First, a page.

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Cara Delay

journal describing her daughter’s upbringing, a Cork woman wrote that her daughter first visited the altar at the age of two-and-a-half. Three months later, the girl attended mass, and ‘knew first chapter in catechism in August 1861’ – when she was a little more than four years old.25 Exposed to Catholic liturgy as a toddler, this Cork girl learned how to conduct herself in the space of the chapel and memorise the catechism; she thus interacted with the spatial and literate elements of the ‘devotional revolution’ from a very early age. Catholicism had moved to the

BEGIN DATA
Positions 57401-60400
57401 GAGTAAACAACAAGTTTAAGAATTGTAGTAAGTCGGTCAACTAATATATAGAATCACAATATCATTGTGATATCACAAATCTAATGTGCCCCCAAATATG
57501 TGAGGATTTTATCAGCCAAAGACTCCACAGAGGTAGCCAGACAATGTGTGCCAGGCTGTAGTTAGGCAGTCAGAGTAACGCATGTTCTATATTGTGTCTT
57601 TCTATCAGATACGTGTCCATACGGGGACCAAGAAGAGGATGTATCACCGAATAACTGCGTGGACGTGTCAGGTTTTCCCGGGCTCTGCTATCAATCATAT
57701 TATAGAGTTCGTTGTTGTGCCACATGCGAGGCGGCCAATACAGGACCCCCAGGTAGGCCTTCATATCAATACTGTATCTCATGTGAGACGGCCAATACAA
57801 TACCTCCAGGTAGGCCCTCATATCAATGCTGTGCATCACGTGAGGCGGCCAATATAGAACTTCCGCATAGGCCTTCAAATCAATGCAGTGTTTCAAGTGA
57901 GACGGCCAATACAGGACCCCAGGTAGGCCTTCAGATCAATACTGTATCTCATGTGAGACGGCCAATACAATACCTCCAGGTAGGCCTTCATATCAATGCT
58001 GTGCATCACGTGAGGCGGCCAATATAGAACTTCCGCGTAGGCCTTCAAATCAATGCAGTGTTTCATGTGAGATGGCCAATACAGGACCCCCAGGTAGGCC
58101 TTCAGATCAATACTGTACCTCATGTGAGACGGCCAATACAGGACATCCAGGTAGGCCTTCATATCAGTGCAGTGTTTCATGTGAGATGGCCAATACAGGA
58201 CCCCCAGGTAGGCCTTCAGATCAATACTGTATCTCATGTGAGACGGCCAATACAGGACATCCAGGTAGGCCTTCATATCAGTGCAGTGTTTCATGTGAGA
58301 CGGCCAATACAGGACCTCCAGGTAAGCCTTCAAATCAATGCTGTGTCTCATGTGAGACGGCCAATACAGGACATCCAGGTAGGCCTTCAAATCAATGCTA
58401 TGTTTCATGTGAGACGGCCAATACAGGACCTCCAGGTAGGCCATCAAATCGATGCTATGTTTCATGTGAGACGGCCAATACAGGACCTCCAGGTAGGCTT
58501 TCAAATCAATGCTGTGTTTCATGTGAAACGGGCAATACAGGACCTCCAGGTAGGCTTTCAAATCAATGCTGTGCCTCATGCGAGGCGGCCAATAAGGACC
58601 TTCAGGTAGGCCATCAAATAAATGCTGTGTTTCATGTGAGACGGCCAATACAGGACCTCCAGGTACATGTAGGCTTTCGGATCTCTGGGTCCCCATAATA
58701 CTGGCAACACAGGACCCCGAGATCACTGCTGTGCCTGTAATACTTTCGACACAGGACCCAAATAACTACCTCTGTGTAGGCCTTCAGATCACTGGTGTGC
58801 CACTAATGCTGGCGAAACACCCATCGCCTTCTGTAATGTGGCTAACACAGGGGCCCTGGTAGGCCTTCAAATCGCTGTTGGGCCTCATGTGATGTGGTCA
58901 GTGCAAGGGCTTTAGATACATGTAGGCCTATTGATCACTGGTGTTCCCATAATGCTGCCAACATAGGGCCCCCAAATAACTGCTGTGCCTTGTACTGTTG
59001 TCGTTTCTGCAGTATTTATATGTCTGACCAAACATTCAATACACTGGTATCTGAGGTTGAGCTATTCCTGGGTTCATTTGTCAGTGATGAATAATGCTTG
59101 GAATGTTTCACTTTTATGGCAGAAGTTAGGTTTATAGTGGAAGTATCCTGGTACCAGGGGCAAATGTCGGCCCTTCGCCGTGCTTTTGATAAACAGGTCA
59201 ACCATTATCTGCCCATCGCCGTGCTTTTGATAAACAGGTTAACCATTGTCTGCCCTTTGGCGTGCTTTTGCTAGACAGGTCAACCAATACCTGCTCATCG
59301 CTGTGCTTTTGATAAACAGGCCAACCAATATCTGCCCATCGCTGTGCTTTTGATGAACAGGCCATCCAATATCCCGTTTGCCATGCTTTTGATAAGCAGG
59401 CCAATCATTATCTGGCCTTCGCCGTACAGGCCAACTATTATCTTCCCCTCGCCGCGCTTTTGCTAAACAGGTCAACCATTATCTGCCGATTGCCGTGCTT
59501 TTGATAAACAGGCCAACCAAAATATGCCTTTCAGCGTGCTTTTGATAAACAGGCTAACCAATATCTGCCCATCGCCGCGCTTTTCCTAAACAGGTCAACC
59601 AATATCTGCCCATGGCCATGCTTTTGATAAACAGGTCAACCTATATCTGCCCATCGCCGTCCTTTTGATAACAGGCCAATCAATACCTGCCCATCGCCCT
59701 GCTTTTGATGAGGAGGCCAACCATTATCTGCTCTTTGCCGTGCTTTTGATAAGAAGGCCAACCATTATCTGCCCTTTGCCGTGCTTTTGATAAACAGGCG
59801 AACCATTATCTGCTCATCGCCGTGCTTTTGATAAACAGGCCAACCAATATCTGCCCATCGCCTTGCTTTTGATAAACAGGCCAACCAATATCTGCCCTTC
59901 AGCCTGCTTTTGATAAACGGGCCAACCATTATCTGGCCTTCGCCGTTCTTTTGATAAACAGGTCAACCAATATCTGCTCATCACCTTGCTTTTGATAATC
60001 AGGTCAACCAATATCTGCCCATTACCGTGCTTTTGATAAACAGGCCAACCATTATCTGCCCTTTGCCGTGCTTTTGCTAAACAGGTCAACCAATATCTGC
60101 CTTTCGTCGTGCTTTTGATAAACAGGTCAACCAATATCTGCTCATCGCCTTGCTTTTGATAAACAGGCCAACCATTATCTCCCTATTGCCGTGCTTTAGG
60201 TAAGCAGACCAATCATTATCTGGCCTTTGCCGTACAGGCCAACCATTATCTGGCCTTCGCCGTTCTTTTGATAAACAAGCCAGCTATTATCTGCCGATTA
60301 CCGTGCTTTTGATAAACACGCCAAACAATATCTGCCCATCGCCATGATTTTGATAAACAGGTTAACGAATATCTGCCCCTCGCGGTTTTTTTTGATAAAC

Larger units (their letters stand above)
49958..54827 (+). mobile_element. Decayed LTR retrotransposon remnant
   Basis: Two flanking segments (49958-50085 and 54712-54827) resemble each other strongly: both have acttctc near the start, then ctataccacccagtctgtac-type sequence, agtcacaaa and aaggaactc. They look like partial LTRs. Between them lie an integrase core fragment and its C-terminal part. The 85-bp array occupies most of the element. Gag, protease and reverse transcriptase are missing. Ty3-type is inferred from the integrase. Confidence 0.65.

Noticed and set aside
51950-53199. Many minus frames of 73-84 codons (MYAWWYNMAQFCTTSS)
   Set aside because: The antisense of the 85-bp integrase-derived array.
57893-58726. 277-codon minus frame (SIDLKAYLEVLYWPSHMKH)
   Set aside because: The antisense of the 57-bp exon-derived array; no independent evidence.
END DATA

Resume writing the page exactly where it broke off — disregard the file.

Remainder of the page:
in Irish women and the creation of modern Catholicism, 1850–1950
David Geiringer

sacrament of confession, a defining feature of Catholic liturgy before the war, had become largely obsolete for a high proportion of Catholics by the late 1970s. 114 Many of the interviewees attended confession regularly in their youth and early marriage, but stopped between the ages of forty and sixty. Joan found it impossible to give the priests any credibility: ‘I just stopped thinking what they had to

in The Pope and the pill